# An Introduction to Low Dimensional Topology (MATH577) Course Detail

Course Name Course Code Season Lecture Hours Application Hours Lab Hours Credit ECTS
An Introduction to Low Dimensional Topology MATH577 3 0 0 3 5
Pre-requisite Course(s)
Consent of the Department
Course Language English N/A Natural & Applied Sciences Master's Degree Face To Face Discussion, Question and Answer. The aim of this course is to introduce the basic techniques to work with manifolds in low dimensions. To approach this main goal, the knot theory and surfaces, which touches upon many branches of mathematics, will be introduced. Elementary linear algebra and some group theory which are taught in the undergraduate program are sufficient as a background. The students who succeeded in this course; learn knots, links and their invariants understand how knots and links are related to the two and three dimensional manifolds learn the braids, their relations to knots and links and Seifert surfaces also to mapping class groups learn the fundamental tools of three manifolds such as Heegaard decompositions, surgery, branched coverings etc. Knots, links and their invariants, Seifert surfaces, braids, mapping class groups, Heegaard decompositions, lens spaces and surface homeomorphisms, surgery of 3-manifolds, branched coverings.

### Weekly Subjects and Releated Preparation Studies

Week Subjects Preparation
1 Knots, Links and Ribbons pp. 1-22
2 Knot and Link Invariants pp. 23-46
3 Seifert Matrices and Surfaces pp. 118-144, pp.200-232 (D.Rolfsen)
4 Braids pp. 47-66
5 3-Manifolds pp.67-72
6 Heegaard Decompositions of 3- Manifolds pp. 73-76
7 Midterm
8 Lens Spaces pp. 77-82
9 Homeomorphisms of Surfaces pp.83-89
10 Mapping Class Groups pp. 90-94
11 Fibred Knots and Links Open Book Decompositions pp.323-341 (D.Rolfsen)
12 Surgery on 3-Manifolds pp. 95-107
13 Surgery on 3-Manifolds (Continue) pp. 108-126
14 Branched Coverings pp. 127-151
15 Review
16 Final Exam

### Sources

Course Book 1. and 3-Manifolds: An Introductions to the New Invariants in Low-Dimensional Topology, Prasolov, Sossinsky, 1996, AMS.

### Evaluation System

Attendance/Participation - -
Laboratory - -
Application - -
Field Work - -
Special Course Internship - -
Quizzes/Studio Critics - -
Homework Assignments 3 30
Presentation - -
Project - -
Report - -
Seminar - -
Midterms Exams/Midterms Jury 1 30
Final Exam/Final Jury 1 40
Toplam 5 100
 Percentage of Semester Work 60 40 100

### Course Category

Core Courses X

### The Relation Between Course Learning Competencies and Program Qualifications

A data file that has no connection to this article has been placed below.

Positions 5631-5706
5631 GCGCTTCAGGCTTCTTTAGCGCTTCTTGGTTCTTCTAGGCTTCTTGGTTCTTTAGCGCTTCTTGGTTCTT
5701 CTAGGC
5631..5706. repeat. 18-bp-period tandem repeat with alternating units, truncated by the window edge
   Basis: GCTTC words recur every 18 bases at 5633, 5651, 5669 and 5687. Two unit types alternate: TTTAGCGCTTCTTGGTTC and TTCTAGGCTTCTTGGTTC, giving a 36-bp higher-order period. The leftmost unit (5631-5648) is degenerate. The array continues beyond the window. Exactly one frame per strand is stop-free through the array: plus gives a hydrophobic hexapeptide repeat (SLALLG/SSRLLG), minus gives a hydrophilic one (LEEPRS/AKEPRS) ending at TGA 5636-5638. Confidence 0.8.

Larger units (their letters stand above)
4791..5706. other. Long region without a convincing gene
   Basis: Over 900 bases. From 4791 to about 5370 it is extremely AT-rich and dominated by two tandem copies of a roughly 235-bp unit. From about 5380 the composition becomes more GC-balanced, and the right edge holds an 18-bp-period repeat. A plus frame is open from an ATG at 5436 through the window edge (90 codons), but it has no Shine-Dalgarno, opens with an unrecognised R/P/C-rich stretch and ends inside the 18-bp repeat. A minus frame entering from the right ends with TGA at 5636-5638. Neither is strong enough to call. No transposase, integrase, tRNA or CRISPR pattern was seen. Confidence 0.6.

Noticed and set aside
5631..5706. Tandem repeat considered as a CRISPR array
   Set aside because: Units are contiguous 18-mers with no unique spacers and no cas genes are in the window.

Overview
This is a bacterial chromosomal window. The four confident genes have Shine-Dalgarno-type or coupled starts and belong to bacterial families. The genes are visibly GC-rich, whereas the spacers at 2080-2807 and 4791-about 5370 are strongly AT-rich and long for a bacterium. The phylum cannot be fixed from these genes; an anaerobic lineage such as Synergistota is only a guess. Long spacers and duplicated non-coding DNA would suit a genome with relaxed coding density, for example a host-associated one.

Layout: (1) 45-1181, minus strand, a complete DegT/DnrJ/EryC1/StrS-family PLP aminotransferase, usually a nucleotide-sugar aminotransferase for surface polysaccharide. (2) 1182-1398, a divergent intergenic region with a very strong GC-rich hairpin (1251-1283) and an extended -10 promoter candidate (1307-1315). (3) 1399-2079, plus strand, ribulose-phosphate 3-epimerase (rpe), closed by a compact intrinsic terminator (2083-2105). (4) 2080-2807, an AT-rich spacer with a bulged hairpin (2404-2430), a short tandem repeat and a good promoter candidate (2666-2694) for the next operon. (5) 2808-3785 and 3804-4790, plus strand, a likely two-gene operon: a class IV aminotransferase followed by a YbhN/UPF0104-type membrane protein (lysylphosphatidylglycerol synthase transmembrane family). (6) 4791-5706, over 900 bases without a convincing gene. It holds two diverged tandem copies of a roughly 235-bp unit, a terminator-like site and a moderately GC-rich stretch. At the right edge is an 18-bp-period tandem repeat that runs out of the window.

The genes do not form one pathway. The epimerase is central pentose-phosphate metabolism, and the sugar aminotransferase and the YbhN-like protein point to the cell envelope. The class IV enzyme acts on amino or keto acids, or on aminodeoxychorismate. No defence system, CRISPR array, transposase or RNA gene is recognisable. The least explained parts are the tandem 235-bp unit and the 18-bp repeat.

# Program Qualifications / Competencies Level of Contribution
1 2 3 4 5
1 Has the ability to apply scientific knowledge gained in the undergraduate education and to expand and extend knowledge in the same or in a different area.
2 Has the ability to obtain, to evaluate, to interpret and to apply information by doing scientific research.
3 Can apply gained knowledge and problem solving abilities in inter-disciplinary research.
4 Has the ability to work independently within research area, to state the problem, to develop solution techniques, to solve the problem, to evaluate the obtained results and to apply them when necessary.
5 Takes responsibility individually and as a team member to improve systematic approaches to produce solutions in unexpected complicated situations related to the area of study.
6 Can develop strategies, implement plans and principles on the area of study and can evaluate obtained results within the framework.
7 Can develop and extend the knowledge in the area and to use them with scientific, social and ethical responsibility.
8 Has the ability to follow recent developments within the area of research, to support research with scientific arguments and data, to communicate the information on the area of expertise in a systematically by means of written report and oral/visual presentation.
9 Has proficiency in English language and has the ability to communicate with colleagues and to follow the innovations in mathematics and related fields.
10 Has software and hardware knowledge in the area of expertise, and has proficient information and communication technology knowledge.
11 Has professional ethical consciousness and responsibility which takes into account the universal and social dimensions in the process of data collection, interpretation, implementation and declaration of results in mathematics and its applications.

Activities Number Duration (Hours) Total Workload
Course Hours (Including Exam Week: 16 x Total Hours)
Laboratory
Application
Special Course Internship
Field Work
Study Hours Out of Class
Presentation/Seminar Prepration
Project
Report
Homework Assignments 3 5 15
Quizzes/Studio Critics
Prepration of Midterm Exams/Midterm Jury 1 10 10
Prepration of Final Exams/Final Jury 1 10 10